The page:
When I recorded this week’s episode of Celebration Rock on Friday, it was only 12 hours or so after one of the year’s most anticipated albums, Kanye West’s Ye, dropped. So it was only natural that I talked about the record with this week’s guest, Pitchfork Senior Editor Jeremy Larson, offering my most piping hot takes after a handful of listens. We also talked about Kanye’s overall legacy this decade, and debated the merits of The Life Of Pablo, a record that I believe signaled the beginning of his current “meh” period.
Jeremy and I also talked about another album that dropped on Friday, Father John Misty’s God’s Favorite Customer. In my RX review that ran last week, I wrote the following:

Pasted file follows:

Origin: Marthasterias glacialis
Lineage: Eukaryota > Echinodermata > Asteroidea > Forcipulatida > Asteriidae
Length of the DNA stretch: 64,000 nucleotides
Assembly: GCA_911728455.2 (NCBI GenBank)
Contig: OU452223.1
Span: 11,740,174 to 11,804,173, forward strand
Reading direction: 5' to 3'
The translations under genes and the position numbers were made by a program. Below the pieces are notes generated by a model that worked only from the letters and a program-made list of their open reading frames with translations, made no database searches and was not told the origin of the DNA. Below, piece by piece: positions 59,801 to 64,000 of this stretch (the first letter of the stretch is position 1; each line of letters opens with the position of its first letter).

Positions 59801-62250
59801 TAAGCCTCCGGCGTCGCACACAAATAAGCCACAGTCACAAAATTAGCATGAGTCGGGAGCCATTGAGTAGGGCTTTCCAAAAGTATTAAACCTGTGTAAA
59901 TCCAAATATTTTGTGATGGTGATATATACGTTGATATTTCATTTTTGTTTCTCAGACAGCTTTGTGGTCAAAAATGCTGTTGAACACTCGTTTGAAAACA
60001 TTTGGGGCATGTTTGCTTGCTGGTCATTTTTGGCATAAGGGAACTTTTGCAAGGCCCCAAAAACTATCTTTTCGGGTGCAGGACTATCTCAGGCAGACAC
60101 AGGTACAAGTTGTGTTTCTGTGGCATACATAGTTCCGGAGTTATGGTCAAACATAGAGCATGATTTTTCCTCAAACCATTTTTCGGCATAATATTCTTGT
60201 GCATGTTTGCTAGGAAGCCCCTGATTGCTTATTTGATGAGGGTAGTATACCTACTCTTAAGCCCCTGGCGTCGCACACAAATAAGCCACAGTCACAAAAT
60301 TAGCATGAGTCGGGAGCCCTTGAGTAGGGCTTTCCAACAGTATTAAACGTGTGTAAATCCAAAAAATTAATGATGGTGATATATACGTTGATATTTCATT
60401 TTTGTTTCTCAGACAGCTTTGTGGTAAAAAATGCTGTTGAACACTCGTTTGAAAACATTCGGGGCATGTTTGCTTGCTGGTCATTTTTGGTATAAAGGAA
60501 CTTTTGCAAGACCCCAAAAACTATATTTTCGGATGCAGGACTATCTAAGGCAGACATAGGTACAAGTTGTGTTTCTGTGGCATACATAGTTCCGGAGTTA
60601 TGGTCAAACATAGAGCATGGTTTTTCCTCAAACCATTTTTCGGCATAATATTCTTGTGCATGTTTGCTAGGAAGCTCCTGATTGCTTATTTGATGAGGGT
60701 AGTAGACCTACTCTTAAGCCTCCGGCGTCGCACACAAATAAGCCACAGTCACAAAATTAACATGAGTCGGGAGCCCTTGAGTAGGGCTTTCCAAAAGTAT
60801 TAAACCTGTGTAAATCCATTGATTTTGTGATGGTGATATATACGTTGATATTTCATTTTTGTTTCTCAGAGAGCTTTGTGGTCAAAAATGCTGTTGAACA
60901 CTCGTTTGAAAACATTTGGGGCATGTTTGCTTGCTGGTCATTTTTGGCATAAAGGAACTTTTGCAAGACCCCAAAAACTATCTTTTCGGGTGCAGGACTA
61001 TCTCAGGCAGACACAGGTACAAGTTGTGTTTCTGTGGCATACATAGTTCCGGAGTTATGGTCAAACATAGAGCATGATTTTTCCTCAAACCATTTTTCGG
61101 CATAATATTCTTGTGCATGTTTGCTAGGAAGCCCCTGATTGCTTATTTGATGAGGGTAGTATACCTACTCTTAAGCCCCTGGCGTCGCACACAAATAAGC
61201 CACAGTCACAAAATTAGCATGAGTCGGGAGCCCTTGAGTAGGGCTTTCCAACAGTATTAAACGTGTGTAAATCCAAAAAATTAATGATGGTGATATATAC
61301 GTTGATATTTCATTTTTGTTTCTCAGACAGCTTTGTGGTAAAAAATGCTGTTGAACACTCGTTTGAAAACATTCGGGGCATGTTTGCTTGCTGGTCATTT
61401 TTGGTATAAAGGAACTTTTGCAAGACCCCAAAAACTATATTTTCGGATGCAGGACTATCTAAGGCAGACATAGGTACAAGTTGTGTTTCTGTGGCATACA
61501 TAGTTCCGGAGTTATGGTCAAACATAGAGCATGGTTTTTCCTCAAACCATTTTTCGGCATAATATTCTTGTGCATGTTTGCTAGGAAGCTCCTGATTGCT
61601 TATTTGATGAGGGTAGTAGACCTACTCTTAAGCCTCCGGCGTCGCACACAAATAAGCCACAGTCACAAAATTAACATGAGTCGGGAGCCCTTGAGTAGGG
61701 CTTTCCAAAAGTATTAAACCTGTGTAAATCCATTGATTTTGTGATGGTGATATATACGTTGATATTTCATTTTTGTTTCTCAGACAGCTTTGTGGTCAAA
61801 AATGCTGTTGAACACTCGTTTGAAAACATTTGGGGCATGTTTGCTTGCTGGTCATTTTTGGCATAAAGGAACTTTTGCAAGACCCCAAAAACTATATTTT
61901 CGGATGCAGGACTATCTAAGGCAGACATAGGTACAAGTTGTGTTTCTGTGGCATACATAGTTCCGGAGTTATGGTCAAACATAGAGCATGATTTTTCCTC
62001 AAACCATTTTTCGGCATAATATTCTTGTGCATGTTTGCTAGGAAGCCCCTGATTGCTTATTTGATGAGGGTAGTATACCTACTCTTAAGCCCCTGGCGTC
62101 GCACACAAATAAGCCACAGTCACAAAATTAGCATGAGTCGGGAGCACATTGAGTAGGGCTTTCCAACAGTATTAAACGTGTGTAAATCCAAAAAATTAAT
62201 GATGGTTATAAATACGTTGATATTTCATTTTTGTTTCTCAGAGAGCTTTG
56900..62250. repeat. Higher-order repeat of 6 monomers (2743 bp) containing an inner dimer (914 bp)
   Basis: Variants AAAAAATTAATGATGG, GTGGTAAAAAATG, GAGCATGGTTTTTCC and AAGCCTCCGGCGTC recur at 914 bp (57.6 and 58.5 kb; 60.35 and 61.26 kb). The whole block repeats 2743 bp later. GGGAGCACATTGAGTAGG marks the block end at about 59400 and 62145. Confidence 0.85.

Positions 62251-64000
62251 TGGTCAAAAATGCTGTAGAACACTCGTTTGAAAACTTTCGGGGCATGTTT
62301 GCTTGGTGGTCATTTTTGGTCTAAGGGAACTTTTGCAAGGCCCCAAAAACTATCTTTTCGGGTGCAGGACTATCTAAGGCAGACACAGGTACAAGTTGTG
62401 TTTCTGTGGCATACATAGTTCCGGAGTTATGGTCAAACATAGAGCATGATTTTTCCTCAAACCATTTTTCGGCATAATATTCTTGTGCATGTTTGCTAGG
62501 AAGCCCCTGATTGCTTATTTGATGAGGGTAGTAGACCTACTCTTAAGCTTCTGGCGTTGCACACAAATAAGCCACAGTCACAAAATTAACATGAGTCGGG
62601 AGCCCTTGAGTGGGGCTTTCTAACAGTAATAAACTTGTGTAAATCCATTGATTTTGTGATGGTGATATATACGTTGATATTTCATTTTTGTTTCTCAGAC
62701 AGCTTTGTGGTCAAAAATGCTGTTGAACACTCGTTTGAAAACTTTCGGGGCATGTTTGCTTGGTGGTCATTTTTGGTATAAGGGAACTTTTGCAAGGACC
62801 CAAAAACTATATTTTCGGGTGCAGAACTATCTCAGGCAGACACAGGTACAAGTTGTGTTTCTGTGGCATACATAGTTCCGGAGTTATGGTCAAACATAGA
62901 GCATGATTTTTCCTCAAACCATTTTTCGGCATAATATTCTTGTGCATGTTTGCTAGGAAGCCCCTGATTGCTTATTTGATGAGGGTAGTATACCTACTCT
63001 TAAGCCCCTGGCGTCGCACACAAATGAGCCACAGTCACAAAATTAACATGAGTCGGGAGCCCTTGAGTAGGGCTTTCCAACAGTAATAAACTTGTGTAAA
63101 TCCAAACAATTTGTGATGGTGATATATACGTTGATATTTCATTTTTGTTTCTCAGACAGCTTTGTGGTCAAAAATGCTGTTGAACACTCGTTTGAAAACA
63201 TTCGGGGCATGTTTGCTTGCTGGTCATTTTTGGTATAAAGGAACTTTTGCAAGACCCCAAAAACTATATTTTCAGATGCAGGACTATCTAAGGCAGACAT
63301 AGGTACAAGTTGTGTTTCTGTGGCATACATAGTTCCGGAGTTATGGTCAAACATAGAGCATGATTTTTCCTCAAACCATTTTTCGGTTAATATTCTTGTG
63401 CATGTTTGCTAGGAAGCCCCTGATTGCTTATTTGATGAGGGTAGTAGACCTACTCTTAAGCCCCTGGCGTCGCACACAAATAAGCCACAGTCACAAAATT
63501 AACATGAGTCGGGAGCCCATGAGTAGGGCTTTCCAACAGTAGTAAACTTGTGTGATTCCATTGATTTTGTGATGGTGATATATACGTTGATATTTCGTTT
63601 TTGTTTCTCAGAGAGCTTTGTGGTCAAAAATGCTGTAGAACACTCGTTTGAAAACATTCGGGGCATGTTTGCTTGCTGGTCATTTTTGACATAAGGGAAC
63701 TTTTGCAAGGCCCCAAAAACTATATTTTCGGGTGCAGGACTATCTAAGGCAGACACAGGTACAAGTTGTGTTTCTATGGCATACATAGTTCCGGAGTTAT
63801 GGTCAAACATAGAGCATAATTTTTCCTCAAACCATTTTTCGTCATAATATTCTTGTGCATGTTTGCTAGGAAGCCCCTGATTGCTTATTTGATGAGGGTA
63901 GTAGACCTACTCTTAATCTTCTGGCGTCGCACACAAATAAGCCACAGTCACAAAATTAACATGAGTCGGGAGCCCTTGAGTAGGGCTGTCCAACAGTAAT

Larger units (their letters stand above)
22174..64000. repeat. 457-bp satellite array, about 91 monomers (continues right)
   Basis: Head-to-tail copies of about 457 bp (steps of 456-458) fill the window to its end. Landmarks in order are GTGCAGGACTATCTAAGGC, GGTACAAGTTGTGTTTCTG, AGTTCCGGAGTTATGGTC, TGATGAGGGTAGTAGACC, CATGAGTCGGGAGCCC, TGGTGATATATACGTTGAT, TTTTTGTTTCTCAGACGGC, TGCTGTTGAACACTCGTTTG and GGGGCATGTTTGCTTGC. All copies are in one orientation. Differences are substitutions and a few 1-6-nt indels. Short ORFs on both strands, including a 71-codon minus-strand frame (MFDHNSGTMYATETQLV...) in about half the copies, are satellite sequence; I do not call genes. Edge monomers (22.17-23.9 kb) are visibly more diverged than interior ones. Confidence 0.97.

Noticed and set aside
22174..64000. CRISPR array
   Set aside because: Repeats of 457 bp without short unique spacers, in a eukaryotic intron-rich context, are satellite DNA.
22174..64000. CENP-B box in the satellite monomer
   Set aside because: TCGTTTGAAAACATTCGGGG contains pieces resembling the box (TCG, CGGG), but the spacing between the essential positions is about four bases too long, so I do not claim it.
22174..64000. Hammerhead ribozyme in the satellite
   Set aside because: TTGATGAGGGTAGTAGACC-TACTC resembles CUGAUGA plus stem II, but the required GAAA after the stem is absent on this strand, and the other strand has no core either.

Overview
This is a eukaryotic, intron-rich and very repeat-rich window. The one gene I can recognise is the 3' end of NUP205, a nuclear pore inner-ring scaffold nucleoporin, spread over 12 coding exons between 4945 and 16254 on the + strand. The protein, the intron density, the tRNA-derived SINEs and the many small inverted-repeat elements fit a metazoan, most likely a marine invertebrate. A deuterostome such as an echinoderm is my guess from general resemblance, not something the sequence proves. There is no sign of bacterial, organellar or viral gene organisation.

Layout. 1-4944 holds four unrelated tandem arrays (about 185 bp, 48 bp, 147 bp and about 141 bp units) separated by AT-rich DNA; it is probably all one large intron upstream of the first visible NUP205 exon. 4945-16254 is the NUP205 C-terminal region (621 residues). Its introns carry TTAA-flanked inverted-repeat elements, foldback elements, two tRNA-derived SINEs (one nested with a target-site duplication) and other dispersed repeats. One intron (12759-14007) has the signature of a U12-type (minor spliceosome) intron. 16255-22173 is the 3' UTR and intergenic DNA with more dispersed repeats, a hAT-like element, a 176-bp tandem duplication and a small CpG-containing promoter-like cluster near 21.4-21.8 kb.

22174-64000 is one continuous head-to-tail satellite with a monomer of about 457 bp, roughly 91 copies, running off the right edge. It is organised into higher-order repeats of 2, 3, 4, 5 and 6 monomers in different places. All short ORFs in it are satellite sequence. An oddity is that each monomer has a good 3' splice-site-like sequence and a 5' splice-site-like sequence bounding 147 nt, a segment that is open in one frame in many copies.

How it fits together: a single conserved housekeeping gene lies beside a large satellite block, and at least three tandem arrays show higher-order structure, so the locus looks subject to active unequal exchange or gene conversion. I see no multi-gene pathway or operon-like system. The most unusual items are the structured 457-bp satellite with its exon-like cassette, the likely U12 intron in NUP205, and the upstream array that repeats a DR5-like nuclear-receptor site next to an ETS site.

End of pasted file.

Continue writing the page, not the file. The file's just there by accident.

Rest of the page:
Lest this sound like an insufferable pity party, God’s Favorite Customer also manages to address many of the complaints that detractors had about Pure Comedy. At 39 minutes, it’s half as long as its predecessor, and it’s not nearly as lush or opulent. The overused epithet “pretentious” can’t be credibly applied to God’s Favorite Customer. Tillman is more or less back to writing punchy, tuneful pop songs that get philosophical about the nature of love, only now he sounds older and more exhausted with himself. Working again with producer Jonathan Wilson, as well as Jonathan Rado of Foxygen, Tillman has wandered into the bruised-and-battered wing of ’70s singer-songwriter pop, the terrain where Harvest recedes into Tonight’s The Night.
Jeremy and I also talked about Parquet Courts, who released the solid Wide Awake! in May, and whether they should be considered one of the decade’s best indie bands.